Preventing high school dropouts – in kindergarten?
This story is part of the Innovation Trail's partnership with FRONTLINE's Dropout Nation. You can read the other reports here.
The Buffalo Public Schools (BPS) received good news last year: its four-year graduation rate rose by seven percent.
Still, nearly half the district’s high school students failed to earn a diploma.
The struggling urban school system continues to look for dramatic fixes. This year, the district is starting in Kindergarten.
With pencils in hand and name tags adorning desks, Mrs. Brady’s students at School 45 are in a classroom for the first time. As kindergarteners, they’re part of the BPS class of 2025.
"Raise your hands if you had a good summer!" Brady exclaims. "Now raise two hands if you had a great summer!"
While most students happily play along, one wailing boy is not eager to begin his scholastic career. Begging to be sent home, the young man cries and whines in fits.
The sight and sound of a crying child is common in kindergarten, says Nadia Nashir, principal of School 45. In many cases, this is enough for parents to keep their kids out of school, among a litany of other reasons they cite.
But this year, BPS is implementing a new program in five of its most underperforming schools with the aim of keeping students coming back to class every day.
Students notice lilypad decals lining the hallways. Eventually, they encounter someone dressed in giant fuzzy frog costume jumping, pumping fists and giving thumbs up gestures.
This is Ready Freddy, and his theme song is piped through the school:
I’m gonna make new friends, read lots of stories
Learn my letters and numbers too
And I can’t wait ‘til I can show you
All the things I’m gonna learn to do
Are you Ready Freddy?
Ready to have some fun
Are you Ready Freddy?
I’ll see you at school, everyone!
Already, the green mascot has made a connection with students at School 45, says Nashir.
“They gave him a high five, like he was a good friend of theirs: ‘Oh, Ready Freddy give me a hug.’ It was a different kind of environment,” says Nashir. “Last school year I remember my kindergarten teacher having to put a bookshelf near her door because students were running out.”
Literacy by 3rd grade, or else
Buffalo Public Schools officials are hoping Ready Freddy turns around years of alarmingly low rates for attendance and graduation.
The animated amphibian, equipped with a school year's worth of activities and reinforcement, will try to instill a love of school among the district’s youngest students.
“...there’s always a message of, ‘School is a great place to be. We want you here every day. We miss you when you’re out.’ And at the end of the day, making sure that they’re set to come back the next day,” says Nicole Bycina, director of attendance improvement with Erie 1 BOCES.
Ready Freddy is an import from the University of Pittsburgh Office of Child Development, which created the program in 2006 to create better perceptions about school among students in urban districts.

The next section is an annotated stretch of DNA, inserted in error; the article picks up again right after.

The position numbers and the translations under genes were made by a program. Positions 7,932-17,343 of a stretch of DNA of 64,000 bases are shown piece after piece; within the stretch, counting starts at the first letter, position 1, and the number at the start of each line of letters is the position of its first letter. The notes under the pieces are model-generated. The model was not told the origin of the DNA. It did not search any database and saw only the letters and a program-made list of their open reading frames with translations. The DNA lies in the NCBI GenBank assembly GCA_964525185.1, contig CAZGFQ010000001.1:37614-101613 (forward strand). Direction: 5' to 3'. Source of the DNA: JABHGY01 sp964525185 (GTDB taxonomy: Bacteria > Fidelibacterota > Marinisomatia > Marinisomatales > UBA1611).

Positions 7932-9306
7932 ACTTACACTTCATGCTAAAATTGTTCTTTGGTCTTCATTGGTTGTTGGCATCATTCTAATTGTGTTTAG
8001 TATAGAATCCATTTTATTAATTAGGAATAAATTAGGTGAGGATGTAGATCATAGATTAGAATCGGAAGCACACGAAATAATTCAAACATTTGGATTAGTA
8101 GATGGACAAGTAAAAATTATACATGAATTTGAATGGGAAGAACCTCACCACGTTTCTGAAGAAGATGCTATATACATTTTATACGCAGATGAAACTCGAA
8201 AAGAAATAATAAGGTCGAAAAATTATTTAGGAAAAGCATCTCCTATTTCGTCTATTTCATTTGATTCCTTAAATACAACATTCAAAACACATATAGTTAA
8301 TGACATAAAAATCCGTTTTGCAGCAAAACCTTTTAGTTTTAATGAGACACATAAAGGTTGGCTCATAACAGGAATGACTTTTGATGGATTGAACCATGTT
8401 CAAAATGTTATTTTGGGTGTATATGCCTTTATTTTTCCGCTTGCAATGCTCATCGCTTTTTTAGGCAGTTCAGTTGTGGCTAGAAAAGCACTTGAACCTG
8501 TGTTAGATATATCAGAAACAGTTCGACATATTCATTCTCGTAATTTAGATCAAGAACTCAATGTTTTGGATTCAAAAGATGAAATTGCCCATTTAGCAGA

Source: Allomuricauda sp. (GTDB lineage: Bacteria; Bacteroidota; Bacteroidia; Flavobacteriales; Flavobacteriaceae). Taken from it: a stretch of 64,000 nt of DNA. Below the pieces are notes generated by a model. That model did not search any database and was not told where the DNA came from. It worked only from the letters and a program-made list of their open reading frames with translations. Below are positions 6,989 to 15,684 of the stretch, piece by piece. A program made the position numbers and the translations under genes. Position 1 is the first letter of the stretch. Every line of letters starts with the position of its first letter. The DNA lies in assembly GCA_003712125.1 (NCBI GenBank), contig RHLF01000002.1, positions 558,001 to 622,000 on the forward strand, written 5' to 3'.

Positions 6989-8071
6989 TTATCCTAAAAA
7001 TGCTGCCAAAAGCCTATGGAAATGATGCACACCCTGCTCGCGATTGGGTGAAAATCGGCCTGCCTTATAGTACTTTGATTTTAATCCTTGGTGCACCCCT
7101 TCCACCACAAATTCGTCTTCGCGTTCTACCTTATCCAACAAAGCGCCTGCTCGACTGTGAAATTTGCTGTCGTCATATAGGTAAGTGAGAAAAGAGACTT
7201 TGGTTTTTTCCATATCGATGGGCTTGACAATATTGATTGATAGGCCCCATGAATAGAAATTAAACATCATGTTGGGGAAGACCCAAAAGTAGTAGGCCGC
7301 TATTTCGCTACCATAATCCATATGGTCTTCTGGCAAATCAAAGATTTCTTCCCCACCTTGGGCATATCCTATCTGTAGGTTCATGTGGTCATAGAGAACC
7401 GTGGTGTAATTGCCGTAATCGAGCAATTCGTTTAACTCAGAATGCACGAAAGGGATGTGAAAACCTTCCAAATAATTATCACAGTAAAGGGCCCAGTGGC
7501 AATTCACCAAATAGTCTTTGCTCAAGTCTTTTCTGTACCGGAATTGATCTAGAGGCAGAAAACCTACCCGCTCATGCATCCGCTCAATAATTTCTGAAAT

Absences from a student's first days in Kindergarten can set a trend that shapes the child’s whole school experience, say educators.
“[But] if you can get children to school the first day, they are much more likely to come every day,” says Bycina.
Continued poor attendance leads to low achievement and illiteracy. Students that cannot read by third grade are much more unlikely to graduate high school.
“When you get to fourth grade, the skills get a lot [more] difficult. You are expected to read to learn. You’re reading social studies books and science textbooks to learn information, not to learn how to read,” says Nashir.
By encouraging youngsters to associate fun with school, the Ready Freddy program tries to create the good attendance and learning habits education officials hope will carry on through to high school graduation, 13 years later.
“Your dream of making sure your child graduates from high school and goes on to college is our dream as well,” Nashir tells parents, assembled at a Ready Freddy kickoff event.
A cartoon frog = for parents, too.
While Ready Freddy is a spritely cartoon frog, the program is as much for parents as it is for students, according to Will Keresztes, associate superintendent for educational services for BPS.
Ultimately, school attendance comes down to guardians and their willingness to engage with their childrens' education, says Keresztes. Ready Freddy tries to drill into parents that education is essential to a child's development and success in life – all with the soft edge and loveable spirit of an animated amphibian.
“When parents are given an opportunity to be welcomed, and encouraged and see that the school is really theirs, it doesn’t belong to some other entity, it belongs to them, they will step up and want to be a part of school as much as they can,” says Keresztes. “We want our children to tell their parents, ‘I don’t want to miss a single day of school because I love going to my school.'"
BPS officials are not yet predicting specific outcomes for Ready Freddy, as the effort is merely weeks old. But anecdotal evidence shows that the program has improved School 45’s attendance so far this year.
If these preliminary results hold and the district can find further funding, this education-loving frog character could hop into all BPS schools in the coming years.
Plus, many more parents are accompanying children to school, says principal Nashir; which does not normally happen.
“Children are very observant. And they notice that mom and dad met the teachers, are happy with the teachers," says Nashir. "If mom and dad think this is a safe place, then I too find this to be a safe place (too)."
Which is perhaps why teachers are also reporting fewer criers this year, says Nashir.
You can follow reporter Daniel Robison on twitter @robisonrobison.